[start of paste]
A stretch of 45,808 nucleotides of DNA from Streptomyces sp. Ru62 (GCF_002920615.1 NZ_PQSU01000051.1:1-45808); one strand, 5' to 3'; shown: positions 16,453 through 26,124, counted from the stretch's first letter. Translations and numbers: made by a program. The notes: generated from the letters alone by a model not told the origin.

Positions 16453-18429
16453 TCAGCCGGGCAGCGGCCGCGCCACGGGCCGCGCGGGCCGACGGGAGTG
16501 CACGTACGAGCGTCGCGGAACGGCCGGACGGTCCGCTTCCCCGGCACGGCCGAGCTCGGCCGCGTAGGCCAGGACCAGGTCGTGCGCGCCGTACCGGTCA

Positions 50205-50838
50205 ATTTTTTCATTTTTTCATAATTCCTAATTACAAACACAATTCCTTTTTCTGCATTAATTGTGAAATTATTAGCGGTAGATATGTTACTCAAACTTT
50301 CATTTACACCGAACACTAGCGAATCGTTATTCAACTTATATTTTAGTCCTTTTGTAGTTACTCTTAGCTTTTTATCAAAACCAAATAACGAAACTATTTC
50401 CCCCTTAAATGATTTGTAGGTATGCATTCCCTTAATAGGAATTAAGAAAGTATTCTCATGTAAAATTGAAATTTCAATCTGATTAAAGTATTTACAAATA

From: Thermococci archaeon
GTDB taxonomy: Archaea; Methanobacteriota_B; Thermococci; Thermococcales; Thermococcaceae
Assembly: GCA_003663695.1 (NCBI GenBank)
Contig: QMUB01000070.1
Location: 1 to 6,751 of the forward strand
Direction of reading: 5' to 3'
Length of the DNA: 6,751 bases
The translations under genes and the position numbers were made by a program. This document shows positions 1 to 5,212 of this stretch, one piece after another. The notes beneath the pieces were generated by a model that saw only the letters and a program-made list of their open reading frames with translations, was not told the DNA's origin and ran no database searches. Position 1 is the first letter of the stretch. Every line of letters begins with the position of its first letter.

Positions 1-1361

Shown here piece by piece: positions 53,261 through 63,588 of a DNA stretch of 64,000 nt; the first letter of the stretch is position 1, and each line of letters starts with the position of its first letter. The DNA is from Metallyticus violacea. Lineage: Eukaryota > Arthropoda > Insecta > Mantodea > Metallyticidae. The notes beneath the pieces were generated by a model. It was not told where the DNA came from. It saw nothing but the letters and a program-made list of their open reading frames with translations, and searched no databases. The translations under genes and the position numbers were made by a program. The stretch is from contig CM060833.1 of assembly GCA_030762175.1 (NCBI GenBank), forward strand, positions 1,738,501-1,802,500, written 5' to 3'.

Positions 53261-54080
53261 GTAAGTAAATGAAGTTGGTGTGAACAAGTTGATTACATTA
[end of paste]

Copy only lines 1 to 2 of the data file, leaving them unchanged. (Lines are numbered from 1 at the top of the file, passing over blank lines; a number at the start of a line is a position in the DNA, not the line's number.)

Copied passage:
A stretch of 45,808 nucleotides of DNA from Streptomyces sp. Ru62 (GCF_002920615.1 NZ_PQSU01000051.1:1-45808); one strand, 5' to 3'; shown: positions 16,453 through 26,124, counted from the stretch's first letter. Translations and numbers: made by a program. The notes: generated from the letters alone by a model not told the origin.

Positions 16453-18429